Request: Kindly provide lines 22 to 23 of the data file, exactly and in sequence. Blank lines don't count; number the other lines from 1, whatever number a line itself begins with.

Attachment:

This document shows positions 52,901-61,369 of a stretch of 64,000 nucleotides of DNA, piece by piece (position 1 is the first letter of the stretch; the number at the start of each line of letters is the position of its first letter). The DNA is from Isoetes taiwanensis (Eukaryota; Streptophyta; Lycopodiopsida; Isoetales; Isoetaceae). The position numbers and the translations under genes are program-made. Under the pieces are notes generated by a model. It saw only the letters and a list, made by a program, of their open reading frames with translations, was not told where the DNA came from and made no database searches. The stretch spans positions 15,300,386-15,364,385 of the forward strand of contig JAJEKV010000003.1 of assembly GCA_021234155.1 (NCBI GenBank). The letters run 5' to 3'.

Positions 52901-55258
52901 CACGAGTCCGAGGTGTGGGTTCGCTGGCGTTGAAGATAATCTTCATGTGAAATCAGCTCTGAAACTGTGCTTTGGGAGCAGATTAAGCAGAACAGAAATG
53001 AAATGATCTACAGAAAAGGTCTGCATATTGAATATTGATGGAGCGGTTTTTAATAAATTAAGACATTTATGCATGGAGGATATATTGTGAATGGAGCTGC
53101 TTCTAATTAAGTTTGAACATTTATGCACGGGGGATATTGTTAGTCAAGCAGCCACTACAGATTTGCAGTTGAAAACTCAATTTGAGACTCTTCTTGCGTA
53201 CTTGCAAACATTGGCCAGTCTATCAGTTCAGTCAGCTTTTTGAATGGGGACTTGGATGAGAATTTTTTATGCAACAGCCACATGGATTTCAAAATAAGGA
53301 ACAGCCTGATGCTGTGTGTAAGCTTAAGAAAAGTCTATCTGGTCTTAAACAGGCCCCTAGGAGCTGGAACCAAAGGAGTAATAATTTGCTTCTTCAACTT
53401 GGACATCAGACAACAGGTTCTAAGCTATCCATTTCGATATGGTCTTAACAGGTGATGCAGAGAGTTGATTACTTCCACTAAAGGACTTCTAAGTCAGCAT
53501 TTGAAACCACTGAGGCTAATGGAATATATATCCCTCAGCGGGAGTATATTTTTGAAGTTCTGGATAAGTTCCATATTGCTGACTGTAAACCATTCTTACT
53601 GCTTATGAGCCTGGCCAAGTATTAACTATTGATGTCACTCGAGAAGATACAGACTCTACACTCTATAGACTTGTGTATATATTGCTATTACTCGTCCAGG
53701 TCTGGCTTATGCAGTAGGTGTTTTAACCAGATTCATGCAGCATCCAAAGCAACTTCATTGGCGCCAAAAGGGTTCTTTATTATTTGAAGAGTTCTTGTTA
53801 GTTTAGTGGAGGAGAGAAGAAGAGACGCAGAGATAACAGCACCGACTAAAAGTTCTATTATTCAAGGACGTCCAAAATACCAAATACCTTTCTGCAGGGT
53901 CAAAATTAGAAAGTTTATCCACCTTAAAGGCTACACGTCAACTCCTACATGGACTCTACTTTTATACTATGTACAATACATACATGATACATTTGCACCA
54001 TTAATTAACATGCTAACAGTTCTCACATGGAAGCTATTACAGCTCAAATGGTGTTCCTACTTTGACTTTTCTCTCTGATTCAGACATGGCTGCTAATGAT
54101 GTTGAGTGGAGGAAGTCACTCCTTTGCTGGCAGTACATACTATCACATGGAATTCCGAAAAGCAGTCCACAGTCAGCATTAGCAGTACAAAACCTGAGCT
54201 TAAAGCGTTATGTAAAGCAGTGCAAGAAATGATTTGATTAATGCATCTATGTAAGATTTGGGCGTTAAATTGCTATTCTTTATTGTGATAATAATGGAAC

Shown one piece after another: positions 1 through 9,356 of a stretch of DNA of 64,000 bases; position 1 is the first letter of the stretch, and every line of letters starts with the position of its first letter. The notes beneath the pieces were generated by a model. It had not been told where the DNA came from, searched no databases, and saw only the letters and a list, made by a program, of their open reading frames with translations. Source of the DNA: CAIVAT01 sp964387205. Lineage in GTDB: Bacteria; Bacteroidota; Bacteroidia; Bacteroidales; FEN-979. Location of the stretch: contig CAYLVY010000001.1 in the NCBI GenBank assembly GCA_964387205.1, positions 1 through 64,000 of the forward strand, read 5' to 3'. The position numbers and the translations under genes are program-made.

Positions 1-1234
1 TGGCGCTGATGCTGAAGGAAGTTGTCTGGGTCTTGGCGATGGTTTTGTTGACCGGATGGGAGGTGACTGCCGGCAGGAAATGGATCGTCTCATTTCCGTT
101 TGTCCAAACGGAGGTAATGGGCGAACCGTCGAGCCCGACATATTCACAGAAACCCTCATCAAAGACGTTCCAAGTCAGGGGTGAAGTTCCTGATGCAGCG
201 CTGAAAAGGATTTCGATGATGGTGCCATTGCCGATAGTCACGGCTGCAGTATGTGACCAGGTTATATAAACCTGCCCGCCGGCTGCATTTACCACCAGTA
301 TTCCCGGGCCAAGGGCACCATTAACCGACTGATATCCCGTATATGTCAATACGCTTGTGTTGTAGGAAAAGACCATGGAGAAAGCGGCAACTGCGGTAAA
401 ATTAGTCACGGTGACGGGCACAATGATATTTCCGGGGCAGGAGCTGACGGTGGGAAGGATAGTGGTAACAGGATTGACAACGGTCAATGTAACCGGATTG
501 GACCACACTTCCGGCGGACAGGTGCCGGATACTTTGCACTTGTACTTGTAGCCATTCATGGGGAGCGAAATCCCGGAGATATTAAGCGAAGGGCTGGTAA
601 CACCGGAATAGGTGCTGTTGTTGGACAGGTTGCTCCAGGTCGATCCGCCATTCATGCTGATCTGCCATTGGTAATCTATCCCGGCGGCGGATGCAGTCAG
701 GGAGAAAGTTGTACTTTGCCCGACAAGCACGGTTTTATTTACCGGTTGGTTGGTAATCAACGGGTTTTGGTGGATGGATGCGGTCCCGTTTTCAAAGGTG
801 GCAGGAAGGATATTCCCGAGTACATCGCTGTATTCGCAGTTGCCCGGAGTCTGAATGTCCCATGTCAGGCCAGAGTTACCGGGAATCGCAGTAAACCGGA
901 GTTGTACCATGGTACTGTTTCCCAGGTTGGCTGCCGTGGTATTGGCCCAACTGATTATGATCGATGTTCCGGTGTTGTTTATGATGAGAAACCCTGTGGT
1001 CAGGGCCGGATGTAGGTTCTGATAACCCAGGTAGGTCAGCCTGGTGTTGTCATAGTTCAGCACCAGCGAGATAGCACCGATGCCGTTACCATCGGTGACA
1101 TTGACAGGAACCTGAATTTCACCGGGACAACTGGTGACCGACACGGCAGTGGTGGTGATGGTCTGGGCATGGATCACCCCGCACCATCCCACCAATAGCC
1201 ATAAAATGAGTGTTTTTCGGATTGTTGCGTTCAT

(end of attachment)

301 TTCCCGGGCCAAGGGCACCATTAACCGACTGATATCCCGTATATGTCAATACGCTTGTGTTGTAGGAAAAGACCATGGAGAAAGCGGCAACTGCGGTAAA
401 ATTAGTCACGGTGACGGGCACAATGATATTTCCGGGGCAGGAGCTGACGGTGGGAAGGATAGTGGTAACAGGATTGACAACGGTCAATGTAACCGGATTG